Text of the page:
Onions and shamrocks are perfect together! Experienced gardeners have their onions in the ground by St. Patrick’s Day. In order to get fat onion bulbs, you need to grow big healthy tops before the days get long. That’s when the plants switch from growing foliage to storing food in the bulbs, so planting too late means puny bulbs at harvest time.
Onion transplants grow the biggest sweet onions. We started offering them in our store several years ago, and each year we sell more. Onion plants come in bunches of about 60-70 plants, each the size of a pencil. They’re already growing, so they take off like crazy as soon as you plant them. Starting with onion transplants gives you a “head start”, insuring you’ll get the biggest, fattest onions within the growing season.
To plant, first mark your row with a dribble of 10-10-10 fertilizer and loosen the soil with a cultivator, mixing the fertilizer as you go. Cut the tops off the entire bunch before you take the rubber band off. This is very important because onions won’t grow past shriveled foliage. Press each plant into the soil about two inches deep and five inches apart, and firm the soil around the plant. Onions don’t mind being crowded, and later you can thin the weaker plants and have plenty of fresh scallions.
Onions need fertilizer three or four times before harvest. Use Espoma Garden Food or 10-10-10, sprinkling the fertilizer around the base of the plants (fertilizer dust can scorch the foliage). Super-phosphate and bone meal are good for onions too. Fertilize when plants reach 6 inches, and again 3 or 4 weeks later. The best way to fertilize onions is by “side dressing.” This means sprinkling fertilizer at the base of the plants, taking care not to get fertilizer dust on the stalks, where it can burn.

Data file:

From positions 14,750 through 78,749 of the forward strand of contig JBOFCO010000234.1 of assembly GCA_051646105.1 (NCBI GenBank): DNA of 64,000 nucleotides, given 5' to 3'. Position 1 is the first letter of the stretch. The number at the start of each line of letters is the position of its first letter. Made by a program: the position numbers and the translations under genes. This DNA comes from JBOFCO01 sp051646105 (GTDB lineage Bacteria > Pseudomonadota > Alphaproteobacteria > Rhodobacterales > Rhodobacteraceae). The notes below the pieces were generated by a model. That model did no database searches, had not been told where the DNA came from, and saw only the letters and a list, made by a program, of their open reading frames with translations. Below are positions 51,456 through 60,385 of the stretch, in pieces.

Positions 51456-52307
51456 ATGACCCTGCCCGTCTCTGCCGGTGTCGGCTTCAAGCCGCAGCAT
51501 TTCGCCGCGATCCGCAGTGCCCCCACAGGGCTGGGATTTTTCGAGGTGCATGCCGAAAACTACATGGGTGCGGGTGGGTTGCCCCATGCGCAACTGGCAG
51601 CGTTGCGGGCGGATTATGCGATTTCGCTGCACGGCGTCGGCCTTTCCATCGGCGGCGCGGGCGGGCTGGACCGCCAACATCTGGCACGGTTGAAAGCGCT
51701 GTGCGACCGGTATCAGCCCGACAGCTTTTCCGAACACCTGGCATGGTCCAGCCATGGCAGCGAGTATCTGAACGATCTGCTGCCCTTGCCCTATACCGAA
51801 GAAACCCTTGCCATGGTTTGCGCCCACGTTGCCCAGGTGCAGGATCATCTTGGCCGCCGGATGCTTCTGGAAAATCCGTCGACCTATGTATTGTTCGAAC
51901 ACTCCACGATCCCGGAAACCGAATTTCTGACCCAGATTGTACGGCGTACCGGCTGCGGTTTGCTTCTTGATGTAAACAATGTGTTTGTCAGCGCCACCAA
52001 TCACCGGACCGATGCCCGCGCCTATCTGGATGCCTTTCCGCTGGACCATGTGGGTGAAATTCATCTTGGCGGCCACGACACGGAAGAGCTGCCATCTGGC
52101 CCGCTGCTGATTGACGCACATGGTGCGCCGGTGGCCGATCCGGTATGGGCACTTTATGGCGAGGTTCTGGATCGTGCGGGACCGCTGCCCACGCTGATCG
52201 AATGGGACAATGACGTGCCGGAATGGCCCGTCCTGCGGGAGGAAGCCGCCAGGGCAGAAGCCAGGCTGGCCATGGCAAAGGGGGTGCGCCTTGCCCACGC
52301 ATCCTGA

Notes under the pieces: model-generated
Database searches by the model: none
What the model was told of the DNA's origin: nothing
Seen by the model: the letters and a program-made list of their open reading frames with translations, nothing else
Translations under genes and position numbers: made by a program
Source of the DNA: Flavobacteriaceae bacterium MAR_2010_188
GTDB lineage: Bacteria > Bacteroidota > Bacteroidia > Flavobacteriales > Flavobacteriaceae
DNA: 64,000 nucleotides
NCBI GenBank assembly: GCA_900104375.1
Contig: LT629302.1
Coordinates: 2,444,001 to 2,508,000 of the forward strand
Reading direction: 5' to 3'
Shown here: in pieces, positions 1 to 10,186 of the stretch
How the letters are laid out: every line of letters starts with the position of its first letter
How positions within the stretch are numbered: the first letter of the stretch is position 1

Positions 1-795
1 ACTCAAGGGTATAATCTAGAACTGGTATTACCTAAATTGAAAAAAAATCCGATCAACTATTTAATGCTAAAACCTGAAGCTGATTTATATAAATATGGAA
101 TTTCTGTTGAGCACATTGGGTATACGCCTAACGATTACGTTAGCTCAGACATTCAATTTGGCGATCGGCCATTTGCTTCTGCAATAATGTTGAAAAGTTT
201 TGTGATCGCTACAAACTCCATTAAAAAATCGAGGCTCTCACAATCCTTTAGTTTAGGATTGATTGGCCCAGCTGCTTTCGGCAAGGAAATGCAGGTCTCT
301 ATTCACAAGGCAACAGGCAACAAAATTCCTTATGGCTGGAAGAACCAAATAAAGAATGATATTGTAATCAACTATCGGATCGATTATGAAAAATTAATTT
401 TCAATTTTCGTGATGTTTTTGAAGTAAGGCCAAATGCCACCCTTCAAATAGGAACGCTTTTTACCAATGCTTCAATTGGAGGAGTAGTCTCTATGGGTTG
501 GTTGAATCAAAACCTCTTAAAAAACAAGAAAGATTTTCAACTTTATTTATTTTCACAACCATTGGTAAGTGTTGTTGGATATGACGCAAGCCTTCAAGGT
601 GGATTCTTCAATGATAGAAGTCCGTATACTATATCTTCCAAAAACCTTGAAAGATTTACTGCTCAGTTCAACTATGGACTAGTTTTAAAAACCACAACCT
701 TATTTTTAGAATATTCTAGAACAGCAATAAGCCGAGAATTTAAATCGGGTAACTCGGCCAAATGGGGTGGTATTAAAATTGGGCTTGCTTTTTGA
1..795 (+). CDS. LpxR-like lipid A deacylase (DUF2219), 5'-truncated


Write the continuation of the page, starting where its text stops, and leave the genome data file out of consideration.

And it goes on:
Thin every other plant, harvesting the weaker ones. Big, healthy tops mean big fat onions. Pinch off any seedpods, because if the plants set seed they won’t grow big bulbs. Once the days are long enough, healthy vigorous onion plants “shift gears” and energy from the big tops is transported down to make a bulb. Bulbs continue to grow until the tops wither and turn brown. That’s the best time to harvest.
If your garden is too gooey to plant, try making some fluffy dirt just in the onion rows: Sprinkle 10-10-10 fertilizer and a little superphosphate on the row and then spread three inches of peat moss. Till the row six inches deep, trying not to step on the freshly tilled dirt. Rake it smooth. Tuck in your onion sets or transplants, and tamp the soil gently. You’re done, and right on St. Patrick’s Day schedule!
Birdwatchers will want to register now for the Ohio Ornithological Society 10th Anniversary Celebration at Shawnee State Park, April 25 to 27 2014. This event will give you a chance to meet the first big wave of spring migration with the wonderful fellowship of a bunch of fun, avid birders at the Shawnee State Park lodge. Speakers include Brian Zwiebel (bird photography), Scott Albaugh (warblers), Matt Shumar (Ohio’s breeding birds), Jim McCormac (birding in 2014), Cheryl Harner (flora of Shawnee), John Howard (butterflies of Shawnee and Adams County) and Jenny Richards (passing it on for the future). Check out the field trip offerings (14 in all) on the registration page at www.ohiobirds.org.
Steve Boehme and his wife Marjorie own GoodSeed Nursery & Landscape, located near Winchester, Ohio at 9736 Tri-County Highway. More information is available at www.goodseedfarm.com or call (937) 587-7021.